Improving gender balance in the profession remains a challenge. I would say that women bring a more human approach, a different sensitivity and pragmatism by which they can distinguish themselves in a rather masculine profession. Gender representation is paramount because better decision-making results from combining diverse perspectives. Women have the strengths that complement what organizations might lack. 

What changes would enable/encourage the entry of more women into the profession?

More transparency, fairness and inclusion would go a long way towards establishing things such as equal pay for equal work, and equal opportunities for promotions and professional considerations. Having more female representation can also help future generations identify with role models. 

Joanne Slaney, AACI, P.App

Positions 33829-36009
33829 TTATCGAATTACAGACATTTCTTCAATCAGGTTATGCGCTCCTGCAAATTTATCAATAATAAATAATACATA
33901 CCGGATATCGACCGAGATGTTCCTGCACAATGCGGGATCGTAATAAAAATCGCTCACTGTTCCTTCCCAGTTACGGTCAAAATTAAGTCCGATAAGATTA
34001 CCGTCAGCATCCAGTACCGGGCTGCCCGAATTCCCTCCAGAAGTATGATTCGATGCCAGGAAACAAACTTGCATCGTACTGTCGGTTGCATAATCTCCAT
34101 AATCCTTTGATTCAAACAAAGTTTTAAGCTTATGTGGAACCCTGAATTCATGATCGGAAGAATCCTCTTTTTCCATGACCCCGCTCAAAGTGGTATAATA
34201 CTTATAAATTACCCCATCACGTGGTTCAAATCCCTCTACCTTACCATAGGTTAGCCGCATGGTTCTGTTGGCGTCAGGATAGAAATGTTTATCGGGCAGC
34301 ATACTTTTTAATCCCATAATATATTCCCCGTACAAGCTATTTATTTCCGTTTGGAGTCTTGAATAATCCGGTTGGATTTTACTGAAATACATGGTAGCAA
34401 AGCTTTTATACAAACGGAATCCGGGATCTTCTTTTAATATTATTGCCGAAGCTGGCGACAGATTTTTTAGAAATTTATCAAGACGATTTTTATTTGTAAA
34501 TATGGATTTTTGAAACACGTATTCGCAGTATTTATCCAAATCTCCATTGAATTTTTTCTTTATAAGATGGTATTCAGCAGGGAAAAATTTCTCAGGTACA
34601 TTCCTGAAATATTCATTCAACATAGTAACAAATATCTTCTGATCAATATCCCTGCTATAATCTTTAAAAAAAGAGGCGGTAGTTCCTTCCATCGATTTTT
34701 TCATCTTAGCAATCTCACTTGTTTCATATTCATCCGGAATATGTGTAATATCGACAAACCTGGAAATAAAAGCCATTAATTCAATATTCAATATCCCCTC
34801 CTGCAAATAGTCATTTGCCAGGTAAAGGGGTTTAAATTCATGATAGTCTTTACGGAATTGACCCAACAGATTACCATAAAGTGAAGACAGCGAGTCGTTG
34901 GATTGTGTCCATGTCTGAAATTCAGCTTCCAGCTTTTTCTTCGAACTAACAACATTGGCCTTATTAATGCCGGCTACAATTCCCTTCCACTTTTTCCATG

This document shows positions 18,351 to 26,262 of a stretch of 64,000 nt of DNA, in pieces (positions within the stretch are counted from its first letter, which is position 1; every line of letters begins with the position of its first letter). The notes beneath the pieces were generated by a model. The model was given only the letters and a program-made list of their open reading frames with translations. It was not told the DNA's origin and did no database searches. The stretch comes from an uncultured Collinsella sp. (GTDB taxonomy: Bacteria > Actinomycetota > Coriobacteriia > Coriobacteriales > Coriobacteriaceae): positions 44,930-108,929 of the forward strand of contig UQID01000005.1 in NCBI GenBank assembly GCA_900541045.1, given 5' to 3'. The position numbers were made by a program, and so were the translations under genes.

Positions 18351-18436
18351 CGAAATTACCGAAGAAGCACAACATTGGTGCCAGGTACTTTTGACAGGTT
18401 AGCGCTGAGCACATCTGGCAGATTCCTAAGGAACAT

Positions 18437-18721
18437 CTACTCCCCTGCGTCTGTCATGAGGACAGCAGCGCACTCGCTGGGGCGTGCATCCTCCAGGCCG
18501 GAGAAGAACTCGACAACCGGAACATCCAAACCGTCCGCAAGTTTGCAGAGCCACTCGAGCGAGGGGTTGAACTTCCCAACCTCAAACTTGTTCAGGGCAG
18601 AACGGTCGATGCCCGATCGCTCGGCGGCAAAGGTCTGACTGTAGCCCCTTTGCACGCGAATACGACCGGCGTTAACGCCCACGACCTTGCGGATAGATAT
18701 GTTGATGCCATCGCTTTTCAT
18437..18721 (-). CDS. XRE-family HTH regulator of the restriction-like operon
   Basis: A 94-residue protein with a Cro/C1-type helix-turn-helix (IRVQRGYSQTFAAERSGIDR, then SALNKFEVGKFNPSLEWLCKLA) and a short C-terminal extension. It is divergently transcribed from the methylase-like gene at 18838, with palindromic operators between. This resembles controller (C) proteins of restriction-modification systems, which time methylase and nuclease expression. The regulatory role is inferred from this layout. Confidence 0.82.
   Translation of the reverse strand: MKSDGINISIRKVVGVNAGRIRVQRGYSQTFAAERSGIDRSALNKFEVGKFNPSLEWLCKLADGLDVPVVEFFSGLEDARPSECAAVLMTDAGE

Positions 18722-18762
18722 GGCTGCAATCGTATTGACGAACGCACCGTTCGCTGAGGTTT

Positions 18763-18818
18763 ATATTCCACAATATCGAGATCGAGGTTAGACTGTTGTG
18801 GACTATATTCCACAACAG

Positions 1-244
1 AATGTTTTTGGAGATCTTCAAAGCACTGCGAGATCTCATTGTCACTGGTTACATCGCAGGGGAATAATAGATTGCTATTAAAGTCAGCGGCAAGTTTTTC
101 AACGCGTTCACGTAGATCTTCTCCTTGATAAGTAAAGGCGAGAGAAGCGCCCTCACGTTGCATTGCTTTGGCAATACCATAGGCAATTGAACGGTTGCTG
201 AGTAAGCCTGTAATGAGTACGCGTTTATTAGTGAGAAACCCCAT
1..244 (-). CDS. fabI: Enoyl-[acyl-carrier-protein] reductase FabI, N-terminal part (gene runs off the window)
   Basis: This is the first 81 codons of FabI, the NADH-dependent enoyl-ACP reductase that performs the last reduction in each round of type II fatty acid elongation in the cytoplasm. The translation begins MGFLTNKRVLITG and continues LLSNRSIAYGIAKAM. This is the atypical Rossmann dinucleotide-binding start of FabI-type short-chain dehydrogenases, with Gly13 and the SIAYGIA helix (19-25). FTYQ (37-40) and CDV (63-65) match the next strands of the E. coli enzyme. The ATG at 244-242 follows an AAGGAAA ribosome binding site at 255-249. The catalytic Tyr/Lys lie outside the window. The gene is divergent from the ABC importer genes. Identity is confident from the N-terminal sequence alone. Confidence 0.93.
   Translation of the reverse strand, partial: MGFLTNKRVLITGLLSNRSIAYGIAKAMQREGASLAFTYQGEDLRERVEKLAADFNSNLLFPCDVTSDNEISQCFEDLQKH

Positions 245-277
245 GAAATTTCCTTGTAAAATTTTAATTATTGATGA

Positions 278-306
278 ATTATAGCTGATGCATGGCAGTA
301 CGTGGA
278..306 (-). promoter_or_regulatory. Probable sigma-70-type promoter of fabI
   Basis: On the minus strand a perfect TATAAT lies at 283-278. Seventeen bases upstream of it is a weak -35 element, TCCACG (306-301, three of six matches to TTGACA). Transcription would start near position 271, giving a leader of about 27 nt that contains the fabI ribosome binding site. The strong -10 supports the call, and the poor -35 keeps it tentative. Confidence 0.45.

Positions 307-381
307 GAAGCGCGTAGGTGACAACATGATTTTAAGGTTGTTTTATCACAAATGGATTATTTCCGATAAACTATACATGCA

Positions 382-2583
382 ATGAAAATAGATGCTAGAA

Manager of Assessment, City of St. John’s

Joanne has worked within the appraisal field since graduating from Memorial University with a joint Bachelor of Commerce and Bachelor of Arts in 2004. She gained valuable experience by valuing a wide range of commercial properties including multi-residential, residential condominium, general commercial, remote fishing lodges, airport facilities, golf course communities and ski hill developments. Currently, in her role as Manager of Assessment with the City of St. John’s, she provides leadership and manages the operation of the City’s Assessment Division. Joanne and her team are responsible for ensuring fair and accurate assessment valuations of real property within St. John’s to provide a basis for property taxation for municipal operating purposes.

Why is it important that we work to better balance gender representation in the profession?